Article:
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Thoughts and Experiences from the Mile High City of Denver, Colorado

Reporter Blogging NCAA Regional Baseball Game Kicked Out

Peter

A reporter for The Courier-Journal in Louisville, Kentucky, was told that blogging at games was against NCAA regulations and was escorted from the game. Brian Bennett had been blogging the third game of the Louisville - Oklahoma State Super Regional baseball game, just like he had done the previous two games when he was approached by a representative of the NCAA and told what he was doing violated NCAA regulations and the NCAA official pulled his credential for the game. This is something that The Courier-Journal has been doing for quite some time. They blogged the Orange Bowl and the NCAA Basketball Championship games.

"It's clearly a First Amendment issue," said Bennie Ivory, the newspaper's executive editor. "This is part of the evolution of how we present the news to our readers. It's what we did during the Orange Bowl. It's what we did during the NCAA basketball tournament. It's what we do." (Quote from the AP story on ESPN.com)

To me this is crazy. How media works and how media covers an event has substantially changed. Blogging is a big part of this. If the NCAA is stuck in the 19th Century and getting into how the media covers events, they will be faced with some serious First Amendment suits, not only from The Courier-Journal but also other major media outlets.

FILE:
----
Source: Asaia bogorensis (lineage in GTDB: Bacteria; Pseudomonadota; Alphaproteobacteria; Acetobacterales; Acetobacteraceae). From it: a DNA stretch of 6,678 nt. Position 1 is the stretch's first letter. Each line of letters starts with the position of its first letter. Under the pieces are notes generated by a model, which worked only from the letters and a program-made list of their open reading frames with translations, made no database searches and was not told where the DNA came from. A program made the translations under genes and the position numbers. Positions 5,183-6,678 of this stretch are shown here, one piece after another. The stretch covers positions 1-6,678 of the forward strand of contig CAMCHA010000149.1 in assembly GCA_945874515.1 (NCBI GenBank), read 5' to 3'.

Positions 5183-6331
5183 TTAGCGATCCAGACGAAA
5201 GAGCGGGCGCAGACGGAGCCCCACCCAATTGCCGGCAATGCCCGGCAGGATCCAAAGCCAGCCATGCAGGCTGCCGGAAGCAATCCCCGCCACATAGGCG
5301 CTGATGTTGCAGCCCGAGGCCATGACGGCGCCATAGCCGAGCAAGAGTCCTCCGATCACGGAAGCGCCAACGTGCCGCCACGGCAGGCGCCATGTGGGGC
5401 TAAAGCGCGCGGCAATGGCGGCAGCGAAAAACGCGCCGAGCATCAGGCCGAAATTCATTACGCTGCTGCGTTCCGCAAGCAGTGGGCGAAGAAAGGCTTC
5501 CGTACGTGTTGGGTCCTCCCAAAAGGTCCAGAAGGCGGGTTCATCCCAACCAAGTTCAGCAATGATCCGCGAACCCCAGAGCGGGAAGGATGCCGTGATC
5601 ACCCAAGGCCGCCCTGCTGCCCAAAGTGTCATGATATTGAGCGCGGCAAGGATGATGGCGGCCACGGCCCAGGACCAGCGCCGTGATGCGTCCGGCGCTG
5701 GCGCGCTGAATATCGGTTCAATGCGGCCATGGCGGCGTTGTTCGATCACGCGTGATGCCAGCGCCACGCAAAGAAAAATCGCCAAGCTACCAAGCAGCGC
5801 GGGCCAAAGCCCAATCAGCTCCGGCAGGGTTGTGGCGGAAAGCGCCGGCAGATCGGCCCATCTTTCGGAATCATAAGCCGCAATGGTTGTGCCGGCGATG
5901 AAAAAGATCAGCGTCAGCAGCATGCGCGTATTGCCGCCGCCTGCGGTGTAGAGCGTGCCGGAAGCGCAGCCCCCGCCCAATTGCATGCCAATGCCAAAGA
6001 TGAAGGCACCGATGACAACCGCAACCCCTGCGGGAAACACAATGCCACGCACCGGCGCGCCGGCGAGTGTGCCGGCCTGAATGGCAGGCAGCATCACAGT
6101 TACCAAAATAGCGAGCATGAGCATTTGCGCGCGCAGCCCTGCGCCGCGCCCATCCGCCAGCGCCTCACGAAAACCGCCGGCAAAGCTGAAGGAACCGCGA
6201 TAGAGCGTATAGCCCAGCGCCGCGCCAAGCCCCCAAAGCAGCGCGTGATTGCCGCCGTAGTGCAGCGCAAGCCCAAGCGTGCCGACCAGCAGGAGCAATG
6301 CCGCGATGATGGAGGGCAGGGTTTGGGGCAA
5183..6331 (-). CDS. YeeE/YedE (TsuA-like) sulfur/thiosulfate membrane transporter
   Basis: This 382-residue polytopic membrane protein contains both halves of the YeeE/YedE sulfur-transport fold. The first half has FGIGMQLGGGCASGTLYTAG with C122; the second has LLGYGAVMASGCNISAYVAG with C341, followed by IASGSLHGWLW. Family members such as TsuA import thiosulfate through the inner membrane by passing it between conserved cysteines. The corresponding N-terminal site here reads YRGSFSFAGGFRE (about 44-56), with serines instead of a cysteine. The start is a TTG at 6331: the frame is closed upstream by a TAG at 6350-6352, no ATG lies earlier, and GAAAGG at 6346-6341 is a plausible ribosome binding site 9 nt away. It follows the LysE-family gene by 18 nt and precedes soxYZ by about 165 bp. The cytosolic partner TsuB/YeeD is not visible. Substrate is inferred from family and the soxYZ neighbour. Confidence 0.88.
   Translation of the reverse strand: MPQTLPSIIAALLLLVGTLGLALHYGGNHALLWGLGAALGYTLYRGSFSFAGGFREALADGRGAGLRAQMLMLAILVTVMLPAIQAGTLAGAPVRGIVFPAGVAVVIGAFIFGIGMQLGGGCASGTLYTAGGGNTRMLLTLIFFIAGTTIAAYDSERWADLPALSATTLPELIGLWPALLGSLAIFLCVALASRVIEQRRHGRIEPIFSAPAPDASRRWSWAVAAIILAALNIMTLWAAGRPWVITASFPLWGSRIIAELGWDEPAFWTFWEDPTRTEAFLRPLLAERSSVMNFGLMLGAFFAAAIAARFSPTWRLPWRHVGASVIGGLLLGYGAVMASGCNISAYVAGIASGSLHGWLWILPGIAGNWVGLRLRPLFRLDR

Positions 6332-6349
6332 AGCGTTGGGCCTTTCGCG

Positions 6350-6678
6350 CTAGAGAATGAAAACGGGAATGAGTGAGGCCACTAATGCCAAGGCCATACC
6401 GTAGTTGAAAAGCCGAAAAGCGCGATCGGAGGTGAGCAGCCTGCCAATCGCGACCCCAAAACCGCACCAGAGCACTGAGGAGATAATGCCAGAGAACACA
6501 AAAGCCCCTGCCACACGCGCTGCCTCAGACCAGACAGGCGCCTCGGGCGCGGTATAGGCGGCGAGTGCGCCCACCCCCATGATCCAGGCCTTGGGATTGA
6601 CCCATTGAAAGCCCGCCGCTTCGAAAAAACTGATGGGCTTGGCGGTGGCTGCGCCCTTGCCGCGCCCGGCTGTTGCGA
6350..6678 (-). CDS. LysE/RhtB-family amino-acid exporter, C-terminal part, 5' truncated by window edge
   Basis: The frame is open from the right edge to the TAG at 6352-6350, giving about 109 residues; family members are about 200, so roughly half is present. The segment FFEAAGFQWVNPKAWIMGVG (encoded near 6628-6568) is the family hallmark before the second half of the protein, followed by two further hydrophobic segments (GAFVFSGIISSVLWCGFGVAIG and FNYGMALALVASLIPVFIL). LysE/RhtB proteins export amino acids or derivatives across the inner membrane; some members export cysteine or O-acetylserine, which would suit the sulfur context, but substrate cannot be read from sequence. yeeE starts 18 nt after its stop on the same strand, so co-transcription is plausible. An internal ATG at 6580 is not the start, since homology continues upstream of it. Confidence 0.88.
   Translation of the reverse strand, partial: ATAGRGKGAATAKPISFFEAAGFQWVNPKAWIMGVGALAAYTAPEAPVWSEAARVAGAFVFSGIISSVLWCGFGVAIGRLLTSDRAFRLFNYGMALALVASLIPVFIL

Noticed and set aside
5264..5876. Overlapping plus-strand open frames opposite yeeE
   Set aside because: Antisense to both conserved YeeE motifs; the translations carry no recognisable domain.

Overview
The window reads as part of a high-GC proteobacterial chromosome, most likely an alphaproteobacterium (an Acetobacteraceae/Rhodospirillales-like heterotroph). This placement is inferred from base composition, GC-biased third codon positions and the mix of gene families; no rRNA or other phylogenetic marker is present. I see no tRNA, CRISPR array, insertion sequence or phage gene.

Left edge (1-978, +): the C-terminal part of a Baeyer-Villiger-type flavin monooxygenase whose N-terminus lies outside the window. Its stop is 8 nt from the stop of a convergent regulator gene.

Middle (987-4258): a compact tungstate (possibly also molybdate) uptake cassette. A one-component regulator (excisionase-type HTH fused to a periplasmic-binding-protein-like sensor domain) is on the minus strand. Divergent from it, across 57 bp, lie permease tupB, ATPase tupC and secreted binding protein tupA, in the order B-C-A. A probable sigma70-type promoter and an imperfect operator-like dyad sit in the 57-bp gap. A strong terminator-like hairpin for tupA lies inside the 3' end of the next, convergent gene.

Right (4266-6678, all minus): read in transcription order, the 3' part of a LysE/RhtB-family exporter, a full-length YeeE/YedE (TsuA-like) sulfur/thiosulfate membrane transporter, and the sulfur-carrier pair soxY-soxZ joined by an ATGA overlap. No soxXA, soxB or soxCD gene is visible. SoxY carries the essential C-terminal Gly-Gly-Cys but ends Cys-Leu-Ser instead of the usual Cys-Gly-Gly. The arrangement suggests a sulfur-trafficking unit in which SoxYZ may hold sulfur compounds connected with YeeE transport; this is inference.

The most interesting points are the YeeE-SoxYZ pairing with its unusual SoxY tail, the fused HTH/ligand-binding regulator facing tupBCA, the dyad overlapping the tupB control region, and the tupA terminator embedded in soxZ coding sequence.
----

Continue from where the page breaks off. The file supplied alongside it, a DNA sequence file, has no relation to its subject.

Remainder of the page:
In fact, the newspaper is studying their legal options on whether to pursue a first amendment suit against the NCAA.

"It's a real question that we're being deprived of our right to report within the First Amendment from a public facility," Fleischaker said. "Once a player hits a home run, that's a fact. It's on TV. Everybody sees it. [The NCAA] can't copyright that fact." (Quote from the AP story on ESPN.com)

In the NCAA's defense, they said that they asked a blogger to stop reporting on the game in that matter and he kept doing it.

"Essentially, we enforce the policy when we learn of violations," Williams said. "So the fact that he may have blogged at a championship before really has no effect on the policy." (Quote from the AP story on ESPN.com)

In my opinon, I think that the NCAA has overstepped their bounds here. The media, public and athletes, whomever, should be able to report and/or blog an event the way that they want. Especially since this is helping the NCAA promote their product which brings in a lot of money to them and colleges/universities across the country. What is wrong with getting more coverage?

People who want to watch it on TV or listen to the radio are going to watch it that way. But not everyone wants to do this and watches feeds and/or updates on the computer. Also, not all the games are available on radio or TV.

NCAA you overstepped your bounds here and I hope you face a pretty big lawsuit on this. There is something called the First Amendment and you are not exempt from that, a core amendment on what it means to be an American!

Read the ESPN Article: "Reporter tossed for blogging NCAA basebMile High Soapbox › Edit — WordPressall tourney game in Louisville"

Sean on Michigan Sports Center has an interesting take on this issue as someone who blogs University of Michigan sporting events, "The NCAA Takes It Too Far... Again".

The Courier-Journal's Take: "Courier-Journal Reporter Ejected from U of L Game"